American Airlines will join an advisory panel established by aircraft manufacturer Embraer to help define its new Energia family of low-or-no-emission regional airliners. The Brazilian airframer is considering four aircraft concepts, ranging from 9- to 50-seat capacity, powered by a mix of electric, hydrogen and hybrid propulsion systems. Initially, the airframer is focused on 19-seat and 30-seat versions of two proposed aircraft, one powered by a hybrid-electric propulsion system, the other hydrogen-electric. Embraer is targeting technology readiness of the Energia Hybrid E19-HE and E30-HE aircraft by the early 2030s, and the Energia H2 Fuel Cell models E19-H2FC and E30-H2FC by 2035. American is a major operator of Embraer jets, as is another recent addition to the Energia advisory group, US contract carrier Republic Airways, which operates over 200 Embraer jets on behalf of American, Delta and United.
While most public discourse on sustainable aviation concentrates on reducing the carbon emissions of large, medium-to-long-range aircraft, predominantly by increasing the use of sustainable aviation fuels, it is the short-haul sector in which novel propulsion technologies are being developed, tested and certified, before being evolved for use in larger planes.
Currently, most focus is on retrofitting existing turboprop aircraft with new electric, hybrid-electric or hydrogen-electric powertrains, which are faster and far less expensive to certify and introduce than all-new aircraft models. But while providing low-emission propulsion for in-service aircraft, the new powertrains will also help pave the way for a new generation of ‘clean sheet’ aircraft such as Embraer’s Energia range.
“American operates the youngest mainline fleet and the largest regional fleet among US network carriers,” explained Embraer, “and in 2022 consumed more than 2 million gallons of sustainable aviation fuel. It has also invested in the development of hydrogen-powered propulsion and infrastructure.”
Arjan Meijer, CEO of Embraer Commercial Aviation, said American had signed a MoU to help define the performance and design characteristics of the Energia aircraft concepts as part of a broader advisory group, with members including airlines, aircraft lessors, engine manufacturers and other suppliers. “It’s essential for Energia’s success that we involve a wide variety of air operators,” he said. “American joining our advisory group, with their huge presence and expertise, is a significant step for the Energia project. This group has developed into a core part of the programme because of the breadth and depth of the expertise the different members bring to the table. We’re excited to work together with a world-leading airline on the biggest challenge our industry faces.”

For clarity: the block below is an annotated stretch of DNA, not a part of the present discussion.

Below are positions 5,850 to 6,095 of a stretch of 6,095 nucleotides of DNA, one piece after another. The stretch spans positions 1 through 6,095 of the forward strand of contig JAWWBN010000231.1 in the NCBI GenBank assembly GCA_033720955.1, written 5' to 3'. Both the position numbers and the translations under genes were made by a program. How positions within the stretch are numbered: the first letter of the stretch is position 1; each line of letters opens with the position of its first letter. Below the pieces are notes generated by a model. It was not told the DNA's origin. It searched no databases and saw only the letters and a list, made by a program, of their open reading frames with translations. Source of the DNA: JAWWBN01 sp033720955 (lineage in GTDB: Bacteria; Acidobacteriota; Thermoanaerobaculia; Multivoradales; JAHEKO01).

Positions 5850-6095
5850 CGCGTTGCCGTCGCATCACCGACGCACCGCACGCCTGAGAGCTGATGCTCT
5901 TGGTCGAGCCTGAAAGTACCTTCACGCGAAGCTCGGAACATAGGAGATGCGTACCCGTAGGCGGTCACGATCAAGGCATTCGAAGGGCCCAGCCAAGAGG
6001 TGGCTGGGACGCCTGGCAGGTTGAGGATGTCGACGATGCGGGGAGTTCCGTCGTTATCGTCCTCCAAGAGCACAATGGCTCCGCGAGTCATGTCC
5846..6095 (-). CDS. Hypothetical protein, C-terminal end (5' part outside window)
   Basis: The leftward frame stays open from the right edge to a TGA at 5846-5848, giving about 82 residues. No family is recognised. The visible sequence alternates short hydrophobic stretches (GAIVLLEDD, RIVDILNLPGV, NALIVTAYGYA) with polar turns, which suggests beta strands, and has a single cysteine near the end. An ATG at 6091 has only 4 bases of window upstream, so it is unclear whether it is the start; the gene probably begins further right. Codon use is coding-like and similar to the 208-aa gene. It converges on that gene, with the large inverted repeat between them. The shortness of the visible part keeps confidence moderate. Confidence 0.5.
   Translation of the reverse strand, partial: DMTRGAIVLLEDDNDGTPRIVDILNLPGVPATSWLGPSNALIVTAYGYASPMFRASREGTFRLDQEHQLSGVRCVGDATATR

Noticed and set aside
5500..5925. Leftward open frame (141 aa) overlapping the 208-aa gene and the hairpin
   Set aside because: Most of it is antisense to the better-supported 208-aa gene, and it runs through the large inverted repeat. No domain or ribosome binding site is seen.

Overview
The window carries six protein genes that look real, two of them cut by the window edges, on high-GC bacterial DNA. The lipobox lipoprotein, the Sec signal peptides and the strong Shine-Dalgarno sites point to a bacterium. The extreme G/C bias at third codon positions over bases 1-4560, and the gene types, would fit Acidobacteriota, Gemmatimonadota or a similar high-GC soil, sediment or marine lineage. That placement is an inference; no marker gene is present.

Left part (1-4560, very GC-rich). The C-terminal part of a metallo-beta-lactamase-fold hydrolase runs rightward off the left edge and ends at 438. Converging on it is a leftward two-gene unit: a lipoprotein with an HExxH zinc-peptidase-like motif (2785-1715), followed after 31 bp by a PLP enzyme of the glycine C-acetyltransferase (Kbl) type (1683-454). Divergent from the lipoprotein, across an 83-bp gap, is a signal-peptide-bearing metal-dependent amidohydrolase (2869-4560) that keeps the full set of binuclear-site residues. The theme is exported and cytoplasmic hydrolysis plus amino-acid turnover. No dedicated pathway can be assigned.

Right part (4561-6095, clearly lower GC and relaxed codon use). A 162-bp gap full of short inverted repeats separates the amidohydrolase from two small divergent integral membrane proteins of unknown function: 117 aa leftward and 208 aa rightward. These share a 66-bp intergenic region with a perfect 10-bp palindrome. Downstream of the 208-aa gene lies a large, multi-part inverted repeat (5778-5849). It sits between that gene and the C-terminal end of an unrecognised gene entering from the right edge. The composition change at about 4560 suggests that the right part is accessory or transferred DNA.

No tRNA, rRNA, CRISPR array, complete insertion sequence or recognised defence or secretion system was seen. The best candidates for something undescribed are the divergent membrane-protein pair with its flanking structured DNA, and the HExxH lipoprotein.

American’s participation in the Energia project closely followed an order for seven new Embraer E175 jets, to be operated by its wholly-owned subsidiary Envoy Air. Deliveries will begin in Q4 this year, increasing Envoy’s all-Embraer fleet to 141 jets by the end of 2024.
“As the operator of the largest US regional fleet, we believe industry collaborations aimed at advancing decarbonisation technologies are critical to helping aviation reach its goal of net-zero emissions by 2050,” said American’s VP of Sustainability, Jill Blickstein. “We look forward to working with Embraer and other members of the Energia Advisory Group to develop next-generation, zero-emission aircraft.”
The 19- and 30-seat Energia hybrid-electric concept aircraft are planned to operate up to 500 nautical miles (926 kilometres), and achieve CO2 emission reductions of 30% if operated with Jet A1 fuel, or up to 90% with SAF, while the Energia H2 Fuel Cell models are being designed to operate over 200 nautical miles (370 kilometres).
Embraer is also considering a 9-seat all-electric version, the E9-FE, again with a 200 nm range, while the largest concept under consideration, the Energia H2 Gas Turbine aircraft (E50-H2GT), will use either SAF or hydrogen to power a gas turbine. The dual fuel options for modified gas turbine engines would offer operational flexibility and lower aircraft weight, enabling a flight range of 350-500 nm (648-926 km) with 35-50 passengers, and technology readiness by 2040.
To progress its zero-emission aircraft ambitions, Embraer has also joined forces with UK-headquartered GKN Aerospace to help accelerate the introduction of hydrogen-powered aircraft, exploring innovative hydrogen fuel cell technologies, optimised integration of these propulsion systems into airframes, and even the potential for a hydrogen flight demonstrator.
Through its H2Gear programme, GKN is already exploring development of a fuel cell system which converts liquid hydrogen to electricity. Initially, it is targeting use in sub-regional aircraft, but with potential to upscale for larger planes.
Image: Embraer’s Energia Family concept